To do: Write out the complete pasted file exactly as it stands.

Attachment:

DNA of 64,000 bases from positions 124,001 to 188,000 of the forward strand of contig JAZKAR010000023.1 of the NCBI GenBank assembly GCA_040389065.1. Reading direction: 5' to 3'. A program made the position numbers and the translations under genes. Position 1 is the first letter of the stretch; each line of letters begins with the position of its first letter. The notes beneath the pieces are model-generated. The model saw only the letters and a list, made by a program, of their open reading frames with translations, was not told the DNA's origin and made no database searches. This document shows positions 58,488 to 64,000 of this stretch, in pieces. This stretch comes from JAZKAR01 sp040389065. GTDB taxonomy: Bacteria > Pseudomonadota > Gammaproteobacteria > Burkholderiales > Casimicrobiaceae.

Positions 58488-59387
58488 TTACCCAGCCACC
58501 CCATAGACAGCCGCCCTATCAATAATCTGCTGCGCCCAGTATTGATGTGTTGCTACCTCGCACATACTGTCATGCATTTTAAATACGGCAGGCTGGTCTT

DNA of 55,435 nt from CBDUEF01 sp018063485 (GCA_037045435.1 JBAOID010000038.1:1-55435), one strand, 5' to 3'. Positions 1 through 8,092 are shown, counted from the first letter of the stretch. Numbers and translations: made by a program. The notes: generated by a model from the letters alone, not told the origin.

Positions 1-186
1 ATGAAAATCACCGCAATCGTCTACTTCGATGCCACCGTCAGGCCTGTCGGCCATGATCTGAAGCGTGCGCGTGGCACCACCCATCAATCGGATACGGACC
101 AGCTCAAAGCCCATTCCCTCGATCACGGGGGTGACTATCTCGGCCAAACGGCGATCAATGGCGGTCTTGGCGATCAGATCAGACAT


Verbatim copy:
DNA of 64,000 bases from positions 124,001 to 188,000 of the forward strand of contig JAZKAR010000023.1 of the NCBI GenBank assembly GCA_040389065.1. Reading direction: 5' to 3'. A program made the position numbers and the translations under genes. Position 1 is the first letter of the stretch; each line of letters begins with the position of its first letter. The notes beneath the pieces are model-generated. The model saw only the letters and a list, made by a program, of their open reading frames with translations, was not told the DNA's origin and made no database searches. This document shows positions 58,488 to 64,000 of this stretch, in pieces. This stretch comes from JAZKAR01 sp040389065. GTDB taxonomy: Bacteria > Pseudomonadota > Gammaproteobacteria > Burkholderiales > Casimicrobiaceae.

Positions 58488-59387
58488 TTACCCAGCCACC
58501 CCATAGACAGCCGCCCTATCAATAATCTGCTGCGCCCAGTATTGATGTGTTGCTACCTCGCACATACTGTCATGCATTTTAAATACGGCAGGCTGGTCTT

DNA of 55,435 nt from CBDUEF01 sp018063485 (GCA_037045435.1 JBAOID010000038.1:1-55435), one strand, 5' to 3'. Positions 1 through 8,092 are shown, counted from the first letter of the stretch. Numbers and translations: made by a program. The notes: generated by a model from the letters alone, not told the origin.

Positions 1-186
1 ATGAAAATCACCGCAATCGTCTACTTCGATGCCACCGTCAGGCCTGTCGGCCATGATCTGAAGCGTGCGCGTGGCACCACCCATCAATCGGATACGGACC
101 AGCTCAAAGCCCATTCCCTCGATCACGGGGGTGACTATCTCGGCCAAACGGCGATCAATGGCGGTCTTGGCGATCAGATCAGACAT